After leaving Austria, we drove into beautiful Germany. First we stopped briefly in Oberammergau. Charming little town…the houses are painted with various scenes. We also walked into the village church to find an amazing Baroque cathedral. Wonderfully unexpected.
We picked our oldest daughter Caitlyn up from the airport Wednesday afternoon uneventfully and continued our drive across Germany to Rothenburg Ob Der Tauber. An exceedingly quaint town still entirely surrounded by its medieval 14th century wall. All the structures inside the wall were built by 1400. We enjoyed the next day or so walking around on cobblestones, eating pastries, walking atop the wall, and taking the very entertaining Nightwatchman’s Tour around the town. We ate and slept in 600 year old buildings…which were never designed for people over 6 feet. And Nathan bought a sword which we shipped back to Texas. Rothenburg was one of my favorite stops of our entire European vacation.
Friday, after buying some fruit and pastries in Market Square for our drive, we left Rothenburg and headed west. Soon we exited the Autobahn and snaked through the Mosul Valley. Beautiful scenery, winding roads. Roads that only hint at being two lanes and never have shoulders. We all enjoyed the winding roads and endless roundabouts of the small villages immensely and dreaded having to get back on the Autobahn which is like driving in the States…only much faster. (: We stopped at Burg Eltz, a castle that has been in the same family for its 850 years. Very nice. Then on to our guesthouse on the Mosul River.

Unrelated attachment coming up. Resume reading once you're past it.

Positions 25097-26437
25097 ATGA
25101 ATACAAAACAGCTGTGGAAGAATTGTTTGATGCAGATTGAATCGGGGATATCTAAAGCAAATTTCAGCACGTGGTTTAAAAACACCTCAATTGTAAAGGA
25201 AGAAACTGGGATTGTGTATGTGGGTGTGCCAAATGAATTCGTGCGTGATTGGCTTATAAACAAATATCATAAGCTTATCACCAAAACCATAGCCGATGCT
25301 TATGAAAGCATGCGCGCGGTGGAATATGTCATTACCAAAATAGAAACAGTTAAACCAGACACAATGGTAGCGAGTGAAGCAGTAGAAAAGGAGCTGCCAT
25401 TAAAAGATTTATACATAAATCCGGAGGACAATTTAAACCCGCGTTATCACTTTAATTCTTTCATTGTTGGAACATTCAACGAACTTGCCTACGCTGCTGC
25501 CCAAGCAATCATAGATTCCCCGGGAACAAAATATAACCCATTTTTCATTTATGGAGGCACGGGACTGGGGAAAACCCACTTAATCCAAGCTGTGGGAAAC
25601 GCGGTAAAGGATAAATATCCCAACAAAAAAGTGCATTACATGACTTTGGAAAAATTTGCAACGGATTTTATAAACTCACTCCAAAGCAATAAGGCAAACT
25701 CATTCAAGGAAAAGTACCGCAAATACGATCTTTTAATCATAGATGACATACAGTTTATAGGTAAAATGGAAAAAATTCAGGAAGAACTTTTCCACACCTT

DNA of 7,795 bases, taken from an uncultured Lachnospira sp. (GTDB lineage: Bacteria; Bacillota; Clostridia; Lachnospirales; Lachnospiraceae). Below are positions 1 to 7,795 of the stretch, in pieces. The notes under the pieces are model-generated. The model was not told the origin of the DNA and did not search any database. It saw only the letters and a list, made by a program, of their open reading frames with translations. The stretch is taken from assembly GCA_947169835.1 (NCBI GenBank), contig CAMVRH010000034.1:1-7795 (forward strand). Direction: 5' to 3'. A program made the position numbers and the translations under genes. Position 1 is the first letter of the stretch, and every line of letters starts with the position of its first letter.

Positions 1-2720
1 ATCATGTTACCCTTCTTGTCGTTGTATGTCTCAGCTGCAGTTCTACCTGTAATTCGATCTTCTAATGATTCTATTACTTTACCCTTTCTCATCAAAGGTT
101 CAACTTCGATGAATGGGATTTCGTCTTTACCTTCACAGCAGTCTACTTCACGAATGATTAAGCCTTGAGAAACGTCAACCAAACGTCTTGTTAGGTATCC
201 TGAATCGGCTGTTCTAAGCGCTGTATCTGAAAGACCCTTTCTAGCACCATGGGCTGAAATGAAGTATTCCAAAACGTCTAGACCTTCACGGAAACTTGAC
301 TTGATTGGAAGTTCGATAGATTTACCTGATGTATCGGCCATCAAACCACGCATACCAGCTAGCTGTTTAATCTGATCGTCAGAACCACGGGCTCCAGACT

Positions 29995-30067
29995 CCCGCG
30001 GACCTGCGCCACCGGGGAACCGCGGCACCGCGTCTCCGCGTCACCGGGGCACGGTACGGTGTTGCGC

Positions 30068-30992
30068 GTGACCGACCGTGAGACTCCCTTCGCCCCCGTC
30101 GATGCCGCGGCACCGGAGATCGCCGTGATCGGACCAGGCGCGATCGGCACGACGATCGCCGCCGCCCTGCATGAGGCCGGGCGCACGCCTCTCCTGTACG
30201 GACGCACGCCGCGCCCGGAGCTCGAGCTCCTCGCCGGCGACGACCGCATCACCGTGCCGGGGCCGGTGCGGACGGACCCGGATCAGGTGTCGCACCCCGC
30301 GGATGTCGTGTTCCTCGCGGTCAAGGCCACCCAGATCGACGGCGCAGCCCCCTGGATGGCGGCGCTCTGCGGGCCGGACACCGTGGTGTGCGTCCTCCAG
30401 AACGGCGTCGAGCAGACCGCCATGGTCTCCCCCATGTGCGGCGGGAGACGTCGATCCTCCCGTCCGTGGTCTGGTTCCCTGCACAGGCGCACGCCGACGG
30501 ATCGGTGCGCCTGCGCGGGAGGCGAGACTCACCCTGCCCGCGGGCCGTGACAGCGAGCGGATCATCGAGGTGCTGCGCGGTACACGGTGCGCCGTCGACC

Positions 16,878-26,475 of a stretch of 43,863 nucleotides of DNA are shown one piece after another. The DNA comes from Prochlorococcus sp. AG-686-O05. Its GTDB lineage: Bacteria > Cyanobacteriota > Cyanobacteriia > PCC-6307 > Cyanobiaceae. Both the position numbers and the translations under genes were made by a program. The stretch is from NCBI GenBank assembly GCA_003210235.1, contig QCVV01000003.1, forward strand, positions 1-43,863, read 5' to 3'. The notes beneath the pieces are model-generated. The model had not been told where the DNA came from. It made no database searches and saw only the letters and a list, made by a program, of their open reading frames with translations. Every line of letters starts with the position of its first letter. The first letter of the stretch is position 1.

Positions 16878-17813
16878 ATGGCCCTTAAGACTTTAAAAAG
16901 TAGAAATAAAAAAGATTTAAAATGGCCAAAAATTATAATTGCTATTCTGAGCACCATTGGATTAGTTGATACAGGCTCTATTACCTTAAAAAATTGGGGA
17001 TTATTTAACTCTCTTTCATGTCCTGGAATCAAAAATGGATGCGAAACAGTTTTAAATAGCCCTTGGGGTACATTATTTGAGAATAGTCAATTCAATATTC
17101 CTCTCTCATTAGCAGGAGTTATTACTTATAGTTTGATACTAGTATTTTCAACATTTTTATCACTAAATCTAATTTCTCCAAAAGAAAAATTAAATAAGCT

We had a bit of an adventure trying to find the guesthouse that night. We couldn’t find it in the small village, and the couple time I got German directions didn’t help. We finally found it, but it was a private building and the owner wasn’t there and I couldn’t get him on the phone. We gave up and began our adventure of stopping at every “Zimmer Frei” sign we saw, which means room available and is in most windows. There are no hotels in these small villages, just old houses that people turn into guestrooms. We finally scored at a cute yellow house that had a restaurant in the cellar and patio. I asked, she said she could give me two rooms. Without even asking our names, she just said its upstairs, rooms 3 and 4, the keys are in the doors, and went back to her restaurant. So un-American…so wonderful. The rooms each consisted of two rooms with 3 beds, a table and bathroom. The old wood floors wonderfully creaky. We dropped our bags and went down to the restaurant. The menu was only in German, unlike some of the touristy places we had been, and we had fun (with my German phrase book) figuring out what the menu items were. Perhaps our best meal yet. Finally on our last night in Austria/German we learned some German. Along the river there was a festival going on, and after dinner we walked around. The kids rode some old timey bumper cars, and we saw a German band play music. Very nice evening in the end. After a fabulous breakfast at the guesthouse we paid the lady without ever even exchanging names.
Austria and Germany were splendid. We spent most of our time in small towns and villages which we loved. It was our favorite leg of our European vacation! We drove to Paris next, which proved to be quite different from the relaxed atmosphere we had grown to love.